On Monday, January 27th at 8:00pm Eastern, please join your colleagues on Twitter for an #AASChat on How To Choose A Research Path.
So, you’ve decided that you want to do research. You’ve come to the same conclusion as many academic surgeons – research is a rewarding part of a surgical career. Yes, surgeons like to ask questions. We like to act, to investigate, and to witness progress… and research allows us to do just that. Then, there is this vibrant community that you become part of, as demonstrated by the Association of Academic Surgeons. You meet colleagues, collaborators, and many times, lifelong friends. These people will challenge you, cheer you on, and all along the way, will make you a better doctor, scientist, and leader. And of course, don’t forget the gratification of academic achievement as one presents, publishes, and, if lucky, makes practice-changing discoveries. Doesn’t it sound so good? But wait, deciding to dedicate part of your career to research is just the first step. How do you decide which path to follow? Today we are fortunate to have many research disciplines available to surgeon scientists, such as basic/translational science (BTS), health services research (HSR), global surgery, and education, to name a few. In this article, we hope to address some of the opportunities and obstacles encountered in two of these paths, BTS and HSR. This is just the beginning of a discussion that will be continued in real-time during the #AASCHAT on Monday, January 27th, 2020.
First, let’s start with health services research, which can serve as a meaningful and rewarding research path. There are several advantages to pursuing health services research. Probably, the most obvious is that it offers significant flexibility and heterogeneity. Unlike bench science and thanks to advances in computing, it can often be accomplished remotely, which can increase productivity, especially when traveling. Additionally, essentially any field of surgery is amenable to health services research which allows clinical, teaching, and research interests to be aligned. Hopefully, the challenges encountered while caring for patients can translate into questions that can be answered in your research. Identifying a specific area of clinical interest that overlaps with research efforts allows for a niche to be filled, which facilitates papers being accepted and grants being funded.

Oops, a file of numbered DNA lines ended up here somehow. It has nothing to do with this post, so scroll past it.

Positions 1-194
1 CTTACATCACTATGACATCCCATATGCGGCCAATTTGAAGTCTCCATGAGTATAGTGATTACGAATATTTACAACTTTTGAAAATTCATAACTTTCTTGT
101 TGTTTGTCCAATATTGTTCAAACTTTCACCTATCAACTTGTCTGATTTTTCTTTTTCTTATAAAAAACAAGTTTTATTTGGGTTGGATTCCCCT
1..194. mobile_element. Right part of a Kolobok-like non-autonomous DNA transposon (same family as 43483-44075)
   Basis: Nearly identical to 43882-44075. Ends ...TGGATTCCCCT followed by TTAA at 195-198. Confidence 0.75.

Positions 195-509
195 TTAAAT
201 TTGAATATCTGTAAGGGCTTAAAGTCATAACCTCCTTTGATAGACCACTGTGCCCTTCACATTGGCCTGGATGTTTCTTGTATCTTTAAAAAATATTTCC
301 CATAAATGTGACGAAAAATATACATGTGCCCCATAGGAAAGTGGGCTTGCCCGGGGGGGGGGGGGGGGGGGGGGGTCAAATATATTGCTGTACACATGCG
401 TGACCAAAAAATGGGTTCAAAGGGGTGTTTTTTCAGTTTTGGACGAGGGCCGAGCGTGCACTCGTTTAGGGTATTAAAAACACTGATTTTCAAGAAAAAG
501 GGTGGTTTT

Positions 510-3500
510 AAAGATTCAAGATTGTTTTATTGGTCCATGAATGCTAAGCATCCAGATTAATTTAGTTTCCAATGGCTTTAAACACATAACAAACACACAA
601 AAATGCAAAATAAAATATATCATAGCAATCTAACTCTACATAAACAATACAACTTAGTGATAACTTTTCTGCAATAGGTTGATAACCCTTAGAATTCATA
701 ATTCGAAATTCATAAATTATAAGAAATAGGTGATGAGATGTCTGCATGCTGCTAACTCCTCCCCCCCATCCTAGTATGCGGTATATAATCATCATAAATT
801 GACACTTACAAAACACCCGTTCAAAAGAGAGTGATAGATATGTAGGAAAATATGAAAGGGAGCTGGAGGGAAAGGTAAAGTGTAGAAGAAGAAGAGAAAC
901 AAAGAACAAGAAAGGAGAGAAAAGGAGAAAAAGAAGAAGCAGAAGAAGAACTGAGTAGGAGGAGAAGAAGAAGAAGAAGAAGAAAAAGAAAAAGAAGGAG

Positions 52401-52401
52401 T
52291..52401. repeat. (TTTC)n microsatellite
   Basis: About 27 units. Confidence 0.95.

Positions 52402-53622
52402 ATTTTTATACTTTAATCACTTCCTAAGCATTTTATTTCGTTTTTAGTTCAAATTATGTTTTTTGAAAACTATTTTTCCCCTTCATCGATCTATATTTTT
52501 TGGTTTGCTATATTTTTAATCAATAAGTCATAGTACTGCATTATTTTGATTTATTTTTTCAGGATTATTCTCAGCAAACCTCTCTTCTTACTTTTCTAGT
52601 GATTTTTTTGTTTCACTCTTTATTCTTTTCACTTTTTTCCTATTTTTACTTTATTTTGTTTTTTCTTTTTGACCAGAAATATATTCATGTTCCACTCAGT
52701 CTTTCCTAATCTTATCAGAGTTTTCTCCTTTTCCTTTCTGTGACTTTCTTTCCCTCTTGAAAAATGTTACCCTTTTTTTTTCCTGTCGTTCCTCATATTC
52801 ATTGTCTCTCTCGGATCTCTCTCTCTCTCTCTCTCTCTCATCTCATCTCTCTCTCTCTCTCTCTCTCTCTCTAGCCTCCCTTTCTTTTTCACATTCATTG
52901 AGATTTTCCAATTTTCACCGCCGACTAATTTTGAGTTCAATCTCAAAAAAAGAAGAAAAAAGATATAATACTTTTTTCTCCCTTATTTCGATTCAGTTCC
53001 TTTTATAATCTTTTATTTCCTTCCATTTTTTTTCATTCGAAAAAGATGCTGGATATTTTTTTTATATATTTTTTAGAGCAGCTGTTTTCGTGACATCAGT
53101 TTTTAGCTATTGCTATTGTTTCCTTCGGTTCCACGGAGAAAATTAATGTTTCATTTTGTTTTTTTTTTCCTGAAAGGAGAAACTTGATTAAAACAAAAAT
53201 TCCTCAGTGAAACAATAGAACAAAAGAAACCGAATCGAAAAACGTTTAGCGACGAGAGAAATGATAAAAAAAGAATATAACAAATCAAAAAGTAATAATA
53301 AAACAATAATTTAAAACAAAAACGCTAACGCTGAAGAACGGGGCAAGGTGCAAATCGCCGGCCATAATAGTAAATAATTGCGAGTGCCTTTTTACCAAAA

While health services research is one of the more “accessible” forms of surgical research, there are some significant considerations to be had. While not essential, it is highly encouraged to engage in formal training, such as a masters of clinical science or public health. Knowing how to run chi-square tests does not make you a health services research. Training beyond basic statistics not only allows for more sophisticated research but allows for improved communication with collaborators who have the advanced knowledge. Health services research is not a solo sport. The most impactful health services researchers build a team of statisticians, economists, programmers, and other clinicians to ensure that the question is being answered as thoroughly and accurately as possible.